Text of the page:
He didn’t try to look out from behind his tree. Instead he looked at her, waiting for her next move, trusting her to make their choices.

That was enough.

She moved deeper into the trees, going slowly and carefully to avoid making noise. She waved to the airman to follow. As he did, he seemed to imitate her movements, taking the path she had picked out, one that avoided dense undergrowth and places where she knew dead wood and dried leaves fell.

The beam of a torch flashed into the woods. Estelle scrambled beneath a thicket of dense, low-lying bushes. The airman followed her. As they lay in the darkness she could hear him breathing inches from her face.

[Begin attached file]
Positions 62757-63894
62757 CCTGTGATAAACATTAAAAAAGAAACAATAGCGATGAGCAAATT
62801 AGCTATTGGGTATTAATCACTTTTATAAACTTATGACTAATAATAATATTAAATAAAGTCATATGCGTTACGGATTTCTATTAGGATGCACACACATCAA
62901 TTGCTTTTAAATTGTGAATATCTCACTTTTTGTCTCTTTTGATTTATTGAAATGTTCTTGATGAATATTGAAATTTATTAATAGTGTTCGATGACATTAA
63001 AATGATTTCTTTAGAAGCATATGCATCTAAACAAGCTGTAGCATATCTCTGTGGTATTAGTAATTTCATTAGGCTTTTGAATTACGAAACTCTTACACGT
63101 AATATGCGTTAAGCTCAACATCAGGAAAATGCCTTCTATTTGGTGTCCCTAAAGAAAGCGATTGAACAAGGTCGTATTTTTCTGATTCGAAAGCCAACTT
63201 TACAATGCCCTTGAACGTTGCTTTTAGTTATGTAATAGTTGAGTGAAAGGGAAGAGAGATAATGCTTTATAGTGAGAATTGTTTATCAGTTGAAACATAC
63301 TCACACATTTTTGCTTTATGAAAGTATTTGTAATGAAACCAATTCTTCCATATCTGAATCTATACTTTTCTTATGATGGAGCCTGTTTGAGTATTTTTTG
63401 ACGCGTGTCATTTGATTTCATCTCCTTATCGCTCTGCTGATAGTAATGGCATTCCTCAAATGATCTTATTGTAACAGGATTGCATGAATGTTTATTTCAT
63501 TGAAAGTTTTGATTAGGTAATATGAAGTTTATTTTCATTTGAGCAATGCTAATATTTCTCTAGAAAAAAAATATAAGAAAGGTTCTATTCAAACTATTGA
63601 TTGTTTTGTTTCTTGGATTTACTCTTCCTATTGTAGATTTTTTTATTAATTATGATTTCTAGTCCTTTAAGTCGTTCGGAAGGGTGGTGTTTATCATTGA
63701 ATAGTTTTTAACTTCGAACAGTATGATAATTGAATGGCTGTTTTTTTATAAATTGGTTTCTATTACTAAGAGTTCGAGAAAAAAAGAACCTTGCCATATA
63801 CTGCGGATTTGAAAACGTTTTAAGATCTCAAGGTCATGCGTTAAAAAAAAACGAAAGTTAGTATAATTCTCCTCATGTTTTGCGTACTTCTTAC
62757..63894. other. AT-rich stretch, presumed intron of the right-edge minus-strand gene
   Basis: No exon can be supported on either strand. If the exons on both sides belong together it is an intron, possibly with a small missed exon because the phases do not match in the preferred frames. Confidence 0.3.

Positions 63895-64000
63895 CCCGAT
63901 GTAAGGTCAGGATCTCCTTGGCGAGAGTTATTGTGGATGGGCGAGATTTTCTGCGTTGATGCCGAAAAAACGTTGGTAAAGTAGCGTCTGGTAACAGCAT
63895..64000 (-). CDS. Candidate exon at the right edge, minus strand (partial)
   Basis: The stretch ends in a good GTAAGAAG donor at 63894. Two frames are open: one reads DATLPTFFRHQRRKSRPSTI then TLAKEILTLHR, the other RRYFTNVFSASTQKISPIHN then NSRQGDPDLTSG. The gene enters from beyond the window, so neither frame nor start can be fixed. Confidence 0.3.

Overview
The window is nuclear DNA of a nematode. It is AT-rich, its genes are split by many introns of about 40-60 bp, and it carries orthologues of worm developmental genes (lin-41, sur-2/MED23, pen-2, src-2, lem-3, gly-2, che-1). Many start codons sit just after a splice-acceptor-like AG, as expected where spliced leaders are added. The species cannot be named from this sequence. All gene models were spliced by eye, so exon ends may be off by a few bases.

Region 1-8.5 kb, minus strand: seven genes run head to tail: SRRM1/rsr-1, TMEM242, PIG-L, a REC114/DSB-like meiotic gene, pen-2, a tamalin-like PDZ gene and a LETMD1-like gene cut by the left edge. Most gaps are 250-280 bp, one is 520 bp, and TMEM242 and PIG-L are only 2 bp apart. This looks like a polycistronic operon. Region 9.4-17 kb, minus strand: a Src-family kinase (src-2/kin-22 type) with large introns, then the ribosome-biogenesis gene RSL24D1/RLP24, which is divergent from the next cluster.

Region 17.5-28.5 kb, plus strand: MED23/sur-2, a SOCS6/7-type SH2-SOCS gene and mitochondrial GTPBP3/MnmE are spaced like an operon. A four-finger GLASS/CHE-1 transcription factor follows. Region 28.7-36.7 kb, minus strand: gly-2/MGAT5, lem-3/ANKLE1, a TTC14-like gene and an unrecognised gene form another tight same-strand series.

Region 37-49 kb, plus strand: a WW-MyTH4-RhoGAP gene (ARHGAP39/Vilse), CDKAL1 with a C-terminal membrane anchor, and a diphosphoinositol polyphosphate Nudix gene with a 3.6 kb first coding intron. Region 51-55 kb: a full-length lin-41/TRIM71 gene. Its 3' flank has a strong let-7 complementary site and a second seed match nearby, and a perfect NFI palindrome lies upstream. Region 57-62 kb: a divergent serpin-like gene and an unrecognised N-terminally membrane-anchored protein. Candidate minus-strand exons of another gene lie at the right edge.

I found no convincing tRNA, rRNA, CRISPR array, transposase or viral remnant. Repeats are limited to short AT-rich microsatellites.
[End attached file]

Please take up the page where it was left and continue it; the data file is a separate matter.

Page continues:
The torch shone above their heads again. Footsteps approached, breaking twigs underfoot and crashing through the undergrowth. The man called out in German and someone replied.

He was less than twenty yards from them now and still coming closer. He held his torch in one hand, a light machine-gun in the other. All he had to do was look down and they would be caught. Taken away to a dank cell and a man who knew all about questions and about pain.

The airmen shifted beside Estelle. She heard the faint sound of something being drawn from a pouch at his belt. Then he reached out past her, moving with terrible slowness, pointing a pistol at the German.

Horror gripped Estelle. Was he mad? Didn’t he understand that there were other soldiers around, that they would close in the moment they heard the shot? What good was shooting this one man if it got them caught?

Silently, she placed her hand on the airman’s arm and pushed down. For a moment he resisted, but then he gave way, letting her lower his weapon.